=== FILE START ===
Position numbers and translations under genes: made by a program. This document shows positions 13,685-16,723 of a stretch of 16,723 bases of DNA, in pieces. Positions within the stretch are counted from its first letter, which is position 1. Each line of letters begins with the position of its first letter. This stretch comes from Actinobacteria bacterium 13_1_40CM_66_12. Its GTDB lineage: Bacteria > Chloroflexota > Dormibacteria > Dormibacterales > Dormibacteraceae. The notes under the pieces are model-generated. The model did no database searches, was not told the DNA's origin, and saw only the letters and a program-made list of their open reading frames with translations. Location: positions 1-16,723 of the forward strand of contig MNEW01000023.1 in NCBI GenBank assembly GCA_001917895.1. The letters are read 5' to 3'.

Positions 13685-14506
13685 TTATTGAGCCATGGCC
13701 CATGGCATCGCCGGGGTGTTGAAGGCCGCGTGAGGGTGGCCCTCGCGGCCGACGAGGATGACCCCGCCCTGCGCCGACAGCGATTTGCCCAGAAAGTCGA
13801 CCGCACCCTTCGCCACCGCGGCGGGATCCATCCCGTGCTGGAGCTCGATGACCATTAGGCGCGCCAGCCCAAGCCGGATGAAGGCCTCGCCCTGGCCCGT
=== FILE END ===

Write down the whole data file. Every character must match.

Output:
Position numbers and translations under genes: made by a program. This document shows positions 13,685-16,723 of a stretch of 16,723 bases of DNA, in pieces. Positions within the stretch are counted from its first letter, which is position 1. Each line of letters begins with the position of its first letter. This stretch comes from Actinobacteria bacterium 13_1_40CM_66_12. Its GTDB lineage: Bacteria > Chloroflexota > Dormibacteria > Dormibacterales > Dormibacteraceae. The notes under the pieces are model-generated. The model did no database searches, was not told the DNA's origin, and saw only the letters and a program-made list of their open reading frames with translations. Location: positions 1-16,723 of the forward strand of contig MNEW01000023.1 in NCBI GenBank assembly GCA_001917895.1. The letters are read 5' to 3'.

Positions 13685-14506
13685 TTATTGAGCCATGGCC
13701 CATGGCATCGCCGGGGTGTTGAAGGCCGCGTGAGGGTGGCCCTCGCGGCCGACGAGGATGACCCCGCCCTGCGCCGACAGCGATTTGCCCAGAAAGTCGA
13801 CCGCACCCTTCGCCACCGCGGCGGGATCCATCCCGTGCTGGAGCTCGATGACCATTAGGCGCGCCAGCCCAAGCCGGATGAAGGCCTCGCCCTGGCCCGT